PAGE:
T-Mobile Data Breach
T-Mobile recently confirmed that their company was the subject of a malicious data breach that exposed the personal information of over 50 million people who signed up for a T-Mobile account. Names, birth dates, driver’s license information, and even social security numbers were leaked to the public, which is especially problematic considering how dangerous it is to have that information fall into the wrong hands. To make matters worse, T-Mobile has been reluctant to share information surrounding the leak, which has customers wondering if their sensitive data is at risk.
We place a significant amount of trust in the companies we choose to share our information with, making the actions of T-Mobile all the more unacceptable. If you suspect that your information was exposed in T-Mobile’s data breach, Morgan & Morgan is here to help.
Contact Morgan & Morgan
For the last three decades, our firm has fought For The People and helped our clients overcome some of the most difficult moments in their lives. You might think that you need an attorney to sue T-Mobile directly, but through our mass arbitration, you’ll unite with other victims and create a legal force that is much more likely to be successful. We’ve handled multiple data breaches in the past, including First American and Capital One, and we’re prepared to advocate for your situation until the very end.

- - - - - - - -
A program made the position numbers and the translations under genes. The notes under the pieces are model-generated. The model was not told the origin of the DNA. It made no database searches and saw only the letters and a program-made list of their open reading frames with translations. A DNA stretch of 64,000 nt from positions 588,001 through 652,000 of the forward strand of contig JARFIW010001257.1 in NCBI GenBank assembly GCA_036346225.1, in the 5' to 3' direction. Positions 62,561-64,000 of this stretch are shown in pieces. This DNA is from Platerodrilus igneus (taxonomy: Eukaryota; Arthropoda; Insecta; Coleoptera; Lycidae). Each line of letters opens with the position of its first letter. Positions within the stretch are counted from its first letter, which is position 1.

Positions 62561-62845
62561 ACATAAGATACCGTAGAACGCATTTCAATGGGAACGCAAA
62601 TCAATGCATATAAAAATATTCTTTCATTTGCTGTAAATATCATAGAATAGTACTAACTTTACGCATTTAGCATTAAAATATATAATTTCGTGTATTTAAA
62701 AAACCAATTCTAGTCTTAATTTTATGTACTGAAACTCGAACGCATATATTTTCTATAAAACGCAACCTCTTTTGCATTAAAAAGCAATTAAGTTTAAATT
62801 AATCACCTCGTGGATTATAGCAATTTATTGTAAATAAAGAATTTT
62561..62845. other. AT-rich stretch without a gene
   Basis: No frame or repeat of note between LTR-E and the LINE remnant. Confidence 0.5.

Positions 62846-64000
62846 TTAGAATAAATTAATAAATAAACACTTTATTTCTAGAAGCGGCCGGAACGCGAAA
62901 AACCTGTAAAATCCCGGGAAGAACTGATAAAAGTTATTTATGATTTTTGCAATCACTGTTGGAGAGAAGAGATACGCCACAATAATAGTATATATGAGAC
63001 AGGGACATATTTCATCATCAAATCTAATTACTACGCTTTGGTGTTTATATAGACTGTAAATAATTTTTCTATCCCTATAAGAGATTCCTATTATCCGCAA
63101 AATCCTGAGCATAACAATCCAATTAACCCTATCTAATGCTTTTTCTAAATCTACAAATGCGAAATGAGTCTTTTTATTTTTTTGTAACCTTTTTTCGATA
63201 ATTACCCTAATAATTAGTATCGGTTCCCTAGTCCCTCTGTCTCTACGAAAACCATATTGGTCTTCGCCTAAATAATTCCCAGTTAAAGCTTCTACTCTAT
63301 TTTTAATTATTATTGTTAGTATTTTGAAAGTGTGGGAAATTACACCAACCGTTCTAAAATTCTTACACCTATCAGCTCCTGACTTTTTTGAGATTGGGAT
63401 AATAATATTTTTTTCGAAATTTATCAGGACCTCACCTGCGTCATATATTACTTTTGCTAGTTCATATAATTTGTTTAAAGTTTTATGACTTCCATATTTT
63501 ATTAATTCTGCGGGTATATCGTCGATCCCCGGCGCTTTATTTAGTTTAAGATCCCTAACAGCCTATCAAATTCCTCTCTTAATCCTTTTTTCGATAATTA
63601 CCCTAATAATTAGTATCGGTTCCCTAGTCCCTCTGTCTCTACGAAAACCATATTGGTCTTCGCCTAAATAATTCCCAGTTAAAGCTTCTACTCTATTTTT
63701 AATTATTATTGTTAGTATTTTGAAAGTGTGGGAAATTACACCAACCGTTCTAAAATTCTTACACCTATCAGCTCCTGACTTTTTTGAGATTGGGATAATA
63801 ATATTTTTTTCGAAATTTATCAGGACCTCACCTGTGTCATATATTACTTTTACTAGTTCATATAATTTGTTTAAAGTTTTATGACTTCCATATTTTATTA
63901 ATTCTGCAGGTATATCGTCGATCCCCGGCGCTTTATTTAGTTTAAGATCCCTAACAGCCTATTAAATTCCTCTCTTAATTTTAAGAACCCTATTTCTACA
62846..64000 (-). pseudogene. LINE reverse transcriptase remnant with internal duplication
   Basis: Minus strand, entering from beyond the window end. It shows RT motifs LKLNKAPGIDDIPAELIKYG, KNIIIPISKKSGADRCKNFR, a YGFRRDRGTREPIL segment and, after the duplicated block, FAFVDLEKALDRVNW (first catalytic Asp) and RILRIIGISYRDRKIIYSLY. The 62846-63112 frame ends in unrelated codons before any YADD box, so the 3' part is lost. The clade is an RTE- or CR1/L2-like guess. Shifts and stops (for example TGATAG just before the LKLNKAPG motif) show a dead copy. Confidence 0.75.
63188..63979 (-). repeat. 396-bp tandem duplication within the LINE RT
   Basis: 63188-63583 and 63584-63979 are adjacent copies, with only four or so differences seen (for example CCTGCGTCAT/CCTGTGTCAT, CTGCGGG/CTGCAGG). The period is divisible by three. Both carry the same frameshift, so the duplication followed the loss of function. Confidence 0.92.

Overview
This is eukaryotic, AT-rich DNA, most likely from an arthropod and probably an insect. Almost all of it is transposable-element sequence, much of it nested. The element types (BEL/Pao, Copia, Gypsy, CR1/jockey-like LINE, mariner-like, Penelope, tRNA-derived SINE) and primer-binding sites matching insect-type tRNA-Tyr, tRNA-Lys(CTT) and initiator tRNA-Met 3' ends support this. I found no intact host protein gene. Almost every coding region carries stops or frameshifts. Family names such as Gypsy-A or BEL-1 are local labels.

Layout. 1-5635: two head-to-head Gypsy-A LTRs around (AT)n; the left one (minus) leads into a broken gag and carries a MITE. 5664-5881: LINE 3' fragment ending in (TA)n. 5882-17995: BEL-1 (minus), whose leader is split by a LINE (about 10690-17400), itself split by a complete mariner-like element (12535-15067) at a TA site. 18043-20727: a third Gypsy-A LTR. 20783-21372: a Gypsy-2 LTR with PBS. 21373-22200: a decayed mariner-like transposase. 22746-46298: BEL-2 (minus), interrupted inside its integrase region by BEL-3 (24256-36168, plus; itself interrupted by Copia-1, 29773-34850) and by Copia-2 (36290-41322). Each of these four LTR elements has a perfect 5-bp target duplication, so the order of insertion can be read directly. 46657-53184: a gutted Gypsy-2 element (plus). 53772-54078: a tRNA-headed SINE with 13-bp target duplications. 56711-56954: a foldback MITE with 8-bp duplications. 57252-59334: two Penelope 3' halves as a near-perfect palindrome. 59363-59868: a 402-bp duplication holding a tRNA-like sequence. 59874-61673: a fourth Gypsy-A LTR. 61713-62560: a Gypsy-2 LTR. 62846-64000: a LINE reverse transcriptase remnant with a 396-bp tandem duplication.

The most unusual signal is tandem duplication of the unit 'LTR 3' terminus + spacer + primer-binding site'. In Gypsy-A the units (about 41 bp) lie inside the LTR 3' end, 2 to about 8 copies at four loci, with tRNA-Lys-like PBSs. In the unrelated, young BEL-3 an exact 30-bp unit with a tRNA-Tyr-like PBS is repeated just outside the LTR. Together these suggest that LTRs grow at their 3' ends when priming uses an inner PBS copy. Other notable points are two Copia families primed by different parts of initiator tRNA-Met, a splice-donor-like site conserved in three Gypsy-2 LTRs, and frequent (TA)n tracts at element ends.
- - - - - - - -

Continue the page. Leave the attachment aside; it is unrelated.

If you believe that your information was exposed in the T-Mobile data breach, you may be entitled to compensation. Complete a free, no-risk case evaluation to get started.
How Did the Data Breach Occur?
Companies that handle sensitive information must maintain a secure network to prevent unauthorized individuals from accessing their records and databases. Unfortunately, T-Mobile slacked on its data protection standards, and its network was infiltrated by an unethical individual who intended to sell the stolen data. The only reason T-Mobile became aware of the leak was because hackers posted in an online forum boasting about their actions.
T-Mobile claims that no financial information was jeopardized in the data leak, but the customer information that was exposed is significant enough to cause damage in the wrong hands. The company reset the pin numbers on the affected accounts and is offering additional identity protection services to better protect the victims of their negligent mistakes.
How Do I Know if My Information Was Leaked?
Unfortunately, T-Mobile has yet to disclose which customer records were affected, meaning that there’s no way to tell if your information was subject to the breach. However, the leak affected those who signed up for a T-Mobile account, which means individuals who aren’t customers of the company are also potentially at risk. If you’ve made an account in the past, you should log in and change your password immediately to avoid any future problems.
How Can an Attorney Help After a Data Leak?